Veteran pilot explains screening process for flight crews

TSA screening

For the second time this week, concerns are being raised over security at Hawaii’s airports.

The latest incident involves a former Hawaiian Airlines flight attendant who was caught possessing drugs at Honolulu International Airport.

According to a federal criminal complaint, William Sasaki was the last person to get off the plane when federal agents detained him at the airport. Agents found roughly 500 grams, or about a pound, of crystal methamphetamine in his luggage.

Hawaiian Airlines
Read: Former Hawaiian Airlines flight attendant busted for drugs

While Hawaiian Airlines would not confirm whether Sasaki was on duty as a flight attendant at the time, workers say flight attendants typically wait for all passengers to walk off the plane before they do.

The news has some airline passengers rattled. “I’m just shocked, surprised that it’s even possible to even smuggle that much stuff,” said passenger Nadine Kaufmann.

“They should be checking their bags, just like us,” said passenger Alan Otto.

Flight crew members still go through a screening process before getting on a plane.

“Most of us still go through the screening process, the X-ray process,” said Wayne Tomchick, an airline pilot of nearly 40 years. “(It’s) the same thing as passengers, except we go through the pre-check. It’s a slightly expedited process.”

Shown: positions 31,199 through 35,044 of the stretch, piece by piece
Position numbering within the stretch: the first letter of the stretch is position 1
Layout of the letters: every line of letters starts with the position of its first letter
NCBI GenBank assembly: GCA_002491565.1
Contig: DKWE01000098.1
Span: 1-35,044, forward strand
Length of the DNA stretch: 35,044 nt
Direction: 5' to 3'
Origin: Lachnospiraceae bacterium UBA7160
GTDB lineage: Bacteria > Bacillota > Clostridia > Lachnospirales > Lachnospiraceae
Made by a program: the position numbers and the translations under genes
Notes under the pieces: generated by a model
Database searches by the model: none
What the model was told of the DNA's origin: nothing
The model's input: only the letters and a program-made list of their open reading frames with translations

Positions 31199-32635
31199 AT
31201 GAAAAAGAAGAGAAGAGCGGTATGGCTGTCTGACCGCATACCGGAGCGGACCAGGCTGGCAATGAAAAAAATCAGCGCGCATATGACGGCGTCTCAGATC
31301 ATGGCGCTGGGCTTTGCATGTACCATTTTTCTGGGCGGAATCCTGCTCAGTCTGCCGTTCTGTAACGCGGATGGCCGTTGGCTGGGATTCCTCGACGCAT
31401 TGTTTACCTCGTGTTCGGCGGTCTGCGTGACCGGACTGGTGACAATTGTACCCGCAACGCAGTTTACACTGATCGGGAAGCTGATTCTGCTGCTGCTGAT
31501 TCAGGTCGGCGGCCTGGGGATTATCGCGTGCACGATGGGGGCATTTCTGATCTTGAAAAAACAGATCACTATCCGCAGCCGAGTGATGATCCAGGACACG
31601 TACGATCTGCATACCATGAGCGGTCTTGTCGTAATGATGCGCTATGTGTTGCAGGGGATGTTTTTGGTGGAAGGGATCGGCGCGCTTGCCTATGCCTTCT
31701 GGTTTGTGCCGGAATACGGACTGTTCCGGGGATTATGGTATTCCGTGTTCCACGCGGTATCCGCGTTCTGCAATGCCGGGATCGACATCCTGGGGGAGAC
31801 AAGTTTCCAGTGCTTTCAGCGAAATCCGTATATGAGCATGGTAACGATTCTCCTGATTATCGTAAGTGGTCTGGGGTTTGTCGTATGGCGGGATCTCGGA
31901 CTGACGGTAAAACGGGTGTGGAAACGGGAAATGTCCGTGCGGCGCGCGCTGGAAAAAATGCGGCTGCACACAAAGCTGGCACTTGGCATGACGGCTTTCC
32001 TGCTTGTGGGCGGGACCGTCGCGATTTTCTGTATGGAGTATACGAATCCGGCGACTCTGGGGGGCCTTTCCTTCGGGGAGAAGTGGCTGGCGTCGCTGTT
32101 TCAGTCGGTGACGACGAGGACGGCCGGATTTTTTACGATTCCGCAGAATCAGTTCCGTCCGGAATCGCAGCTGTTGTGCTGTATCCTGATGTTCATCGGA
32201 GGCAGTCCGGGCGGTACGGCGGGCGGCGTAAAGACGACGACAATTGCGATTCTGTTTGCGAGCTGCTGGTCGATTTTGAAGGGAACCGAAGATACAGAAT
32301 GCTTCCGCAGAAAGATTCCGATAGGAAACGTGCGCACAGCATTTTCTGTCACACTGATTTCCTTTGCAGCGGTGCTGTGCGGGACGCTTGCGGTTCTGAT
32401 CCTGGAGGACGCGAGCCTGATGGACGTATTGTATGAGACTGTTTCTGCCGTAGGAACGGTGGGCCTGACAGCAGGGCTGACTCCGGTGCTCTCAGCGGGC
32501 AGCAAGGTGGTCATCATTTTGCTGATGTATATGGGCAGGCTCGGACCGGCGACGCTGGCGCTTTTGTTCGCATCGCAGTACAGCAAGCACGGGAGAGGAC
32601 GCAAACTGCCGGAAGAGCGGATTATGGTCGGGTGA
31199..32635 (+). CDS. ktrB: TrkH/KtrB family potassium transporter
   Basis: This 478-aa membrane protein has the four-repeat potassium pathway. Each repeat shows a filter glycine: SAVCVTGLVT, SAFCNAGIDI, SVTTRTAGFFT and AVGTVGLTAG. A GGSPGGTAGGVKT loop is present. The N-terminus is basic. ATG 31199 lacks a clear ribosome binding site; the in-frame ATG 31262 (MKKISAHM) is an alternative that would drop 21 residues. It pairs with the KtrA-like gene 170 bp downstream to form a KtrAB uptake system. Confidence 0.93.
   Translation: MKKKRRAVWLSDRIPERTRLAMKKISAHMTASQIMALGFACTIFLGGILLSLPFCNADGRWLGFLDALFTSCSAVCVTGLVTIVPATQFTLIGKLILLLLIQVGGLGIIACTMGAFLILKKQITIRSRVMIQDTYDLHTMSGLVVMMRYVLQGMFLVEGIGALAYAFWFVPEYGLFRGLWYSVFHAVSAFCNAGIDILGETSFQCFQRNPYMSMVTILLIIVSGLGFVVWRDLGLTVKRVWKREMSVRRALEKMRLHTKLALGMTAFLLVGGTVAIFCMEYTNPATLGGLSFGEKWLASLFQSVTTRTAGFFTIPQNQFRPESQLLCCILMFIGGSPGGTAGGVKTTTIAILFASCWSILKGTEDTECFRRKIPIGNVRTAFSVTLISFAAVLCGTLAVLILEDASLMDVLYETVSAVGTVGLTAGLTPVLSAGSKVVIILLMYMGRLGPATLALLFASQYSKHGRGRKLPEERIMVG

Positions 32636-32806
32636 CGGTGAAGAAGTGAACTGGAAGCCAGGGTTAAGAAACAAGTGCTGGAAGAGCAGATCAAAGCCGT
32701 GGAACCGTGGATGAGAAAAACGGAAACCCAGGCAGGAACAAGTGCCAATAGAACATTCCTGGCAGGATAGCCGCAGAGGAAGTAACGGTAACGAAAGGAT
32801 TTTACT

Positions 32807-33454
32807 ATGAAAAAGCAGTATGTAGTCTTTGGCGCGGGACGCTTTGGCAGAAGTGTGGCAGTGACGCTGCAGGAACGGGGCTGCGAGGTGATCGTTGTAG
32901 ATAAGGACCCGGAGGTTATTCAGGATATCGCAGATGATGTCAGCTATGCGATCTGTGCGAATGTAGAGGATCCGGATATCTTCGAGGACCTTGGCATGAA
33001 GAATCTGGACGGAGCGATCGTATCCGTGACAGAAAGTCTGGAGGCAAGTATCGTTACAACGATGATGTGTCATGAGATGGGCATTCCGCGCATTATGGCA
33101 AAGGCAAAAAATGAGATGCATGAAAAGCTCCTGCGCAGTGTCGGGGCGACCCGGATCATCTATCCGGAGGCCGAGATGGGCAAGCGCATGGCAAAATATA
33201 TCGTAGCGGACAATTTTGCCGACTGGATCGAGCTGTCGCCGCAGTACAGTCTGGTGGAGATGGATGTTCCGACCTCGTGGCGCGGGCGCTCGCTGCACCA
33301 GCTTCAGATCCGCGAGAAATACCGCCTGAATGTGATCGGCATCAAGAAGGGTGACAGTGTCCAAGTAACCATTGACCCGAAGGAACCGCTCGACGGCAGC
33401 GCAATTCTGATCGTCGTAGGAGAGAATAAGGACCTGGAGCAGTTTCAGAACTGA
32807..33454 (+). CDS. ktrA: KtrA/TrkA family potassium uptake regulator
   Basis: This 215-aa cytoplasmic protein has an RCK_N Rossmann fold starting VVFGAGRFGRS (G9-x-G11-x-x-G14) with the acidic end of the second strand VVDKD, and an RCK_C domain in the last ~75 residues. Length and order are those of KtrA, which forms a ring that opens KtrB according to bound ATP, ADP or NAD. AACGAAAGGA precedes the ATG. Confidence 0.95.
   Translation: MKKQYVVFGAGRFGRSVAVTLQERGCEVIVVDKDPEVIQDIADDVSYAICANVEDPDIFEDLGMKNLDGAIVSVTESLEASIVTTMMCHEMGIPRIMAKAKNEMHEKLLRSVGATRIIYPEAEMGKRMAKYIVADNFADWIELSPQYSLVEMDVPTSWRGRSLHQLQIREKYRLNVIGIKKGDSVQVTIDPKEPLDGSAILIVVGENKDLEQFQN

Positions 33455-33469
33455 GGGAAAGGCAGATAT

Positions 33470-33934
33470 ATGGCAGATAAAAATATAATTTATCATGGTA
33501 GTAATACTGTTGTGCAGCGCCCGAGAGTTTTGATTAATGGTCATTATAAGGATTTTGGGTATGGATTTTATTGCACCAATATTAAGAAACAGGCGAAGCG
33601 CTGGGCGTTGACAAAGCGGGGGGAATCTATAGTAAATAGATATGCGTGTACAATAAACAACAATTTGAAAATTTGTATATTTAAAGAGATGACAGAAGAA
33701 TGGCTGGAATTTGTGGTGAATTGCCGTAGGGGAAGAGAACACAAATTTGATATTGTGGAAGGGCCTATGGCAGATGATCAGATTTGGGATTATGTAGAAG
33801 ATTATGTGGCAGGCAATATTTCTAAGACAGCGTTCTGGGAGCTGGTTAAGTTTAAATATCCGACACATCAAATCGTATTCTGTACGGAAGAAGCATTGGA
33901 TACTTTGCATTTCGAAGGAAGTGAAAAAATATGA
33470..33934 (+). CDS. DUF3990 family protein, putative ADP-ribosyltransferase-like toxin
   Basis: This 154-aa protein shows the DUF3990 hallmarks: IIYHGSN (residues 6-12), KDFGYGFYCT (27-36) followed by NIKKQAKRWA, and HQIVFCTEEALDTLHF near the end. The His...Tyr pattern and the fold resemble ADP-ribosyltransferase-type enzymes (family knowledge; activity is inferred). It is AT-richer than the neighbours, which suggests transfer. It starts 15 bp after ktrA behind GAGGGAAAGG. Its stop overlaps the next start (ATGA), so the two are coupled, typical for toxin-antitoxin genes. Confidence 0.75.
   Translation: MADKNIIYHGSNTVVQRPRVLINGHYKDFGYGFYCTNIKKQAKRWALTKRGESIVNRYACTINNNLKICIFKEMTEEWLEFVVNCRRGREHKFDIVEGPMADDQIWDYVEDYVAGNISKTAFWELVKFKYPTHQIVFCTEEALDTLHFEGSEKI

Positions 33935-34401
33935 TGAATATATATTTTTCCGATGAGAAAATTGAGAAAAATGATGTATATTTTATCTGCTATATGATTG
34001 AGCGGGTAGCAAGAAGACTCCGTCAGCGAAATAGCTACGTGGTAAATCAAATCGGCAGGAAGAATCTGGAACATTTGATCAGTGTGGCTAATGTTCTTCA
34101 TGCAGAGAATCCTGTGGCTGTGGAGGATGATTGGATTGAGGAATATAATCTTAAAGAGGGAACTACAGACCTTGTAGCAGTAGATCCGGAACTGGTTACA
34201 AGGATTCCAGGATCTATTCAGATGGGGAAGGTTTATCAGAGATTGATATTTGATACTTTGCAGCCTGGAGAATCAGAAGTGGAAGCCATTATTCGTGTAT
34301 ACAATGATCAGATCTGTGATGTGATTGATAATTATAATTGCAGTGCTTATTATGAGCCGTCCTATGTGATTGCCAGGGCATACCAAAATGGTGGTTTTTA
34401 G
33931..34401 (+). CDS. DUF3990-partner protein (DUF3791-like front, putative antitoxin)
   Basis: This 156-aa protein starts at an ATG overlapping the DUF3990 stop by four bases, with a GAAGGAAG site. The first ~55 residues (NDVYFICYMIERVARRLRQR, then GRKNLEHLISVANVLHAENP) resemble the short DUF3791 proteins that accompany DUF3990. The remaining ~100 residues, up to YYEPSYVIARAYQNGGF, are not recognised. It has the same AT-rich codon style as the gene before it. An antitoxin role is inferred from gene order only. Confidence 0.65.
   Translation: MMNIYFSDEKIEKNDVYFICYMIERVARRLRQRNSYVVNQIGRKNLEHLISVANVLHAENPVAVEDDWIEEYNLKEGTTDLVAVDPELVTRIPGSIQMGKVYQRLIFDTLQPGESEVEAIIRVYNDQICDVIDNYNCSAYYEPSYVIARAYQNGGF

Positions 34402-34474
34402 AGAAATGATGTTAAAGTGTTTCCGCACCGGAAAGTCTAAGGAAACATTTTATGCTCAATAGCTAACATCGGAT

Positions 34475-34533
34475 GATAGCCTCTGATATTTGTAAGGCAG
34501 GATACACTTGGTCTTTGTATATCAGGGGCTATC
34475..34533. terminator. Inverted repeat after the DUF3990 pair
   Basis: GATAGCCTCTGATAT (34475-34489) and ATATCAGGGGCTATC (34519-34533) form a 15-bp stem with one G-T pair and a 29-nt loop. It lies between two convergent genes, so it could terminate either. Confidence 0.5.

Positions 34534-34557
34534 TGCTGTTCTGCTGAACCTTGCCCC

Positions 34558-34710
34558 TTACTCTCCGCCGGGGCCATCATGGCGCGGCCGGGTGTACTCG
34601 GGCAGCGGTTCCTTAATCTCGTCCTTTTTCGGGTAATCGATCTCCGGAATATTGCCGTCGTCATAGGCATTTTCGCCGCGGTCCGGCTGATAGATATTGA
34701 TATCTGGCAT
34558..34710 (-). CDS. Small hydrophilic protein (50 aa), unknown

Flight crews can register to become Known Crew Members, which is similar to passengers being on the TSA Pre-Check List. It’s an expedited process that allows the flight crew member to get through and bags are randomly screened.

Tomchick says if crew members are screened, TSA agents do it rigorously.

“They have to physically search you and physically search your baggage, so to bring anything illegal through the screening process for crew members is extremely risky,” he said.

Documents say Sasaki received money to buy the drugs on the mainland and bring them back to Hawaii.

“You’re pretty desperate or insane. You want to lose your career,” Tomchick said. “I don’t know anyone that I’ve known in my 37 years of flying that would even think of something like that.”

Hawaiian Airlines says Sasaki resigned from the company on April 17. Both he and his alleged accomplice Robert Silva are set to appear at a preliminary hearing in federal court next month.

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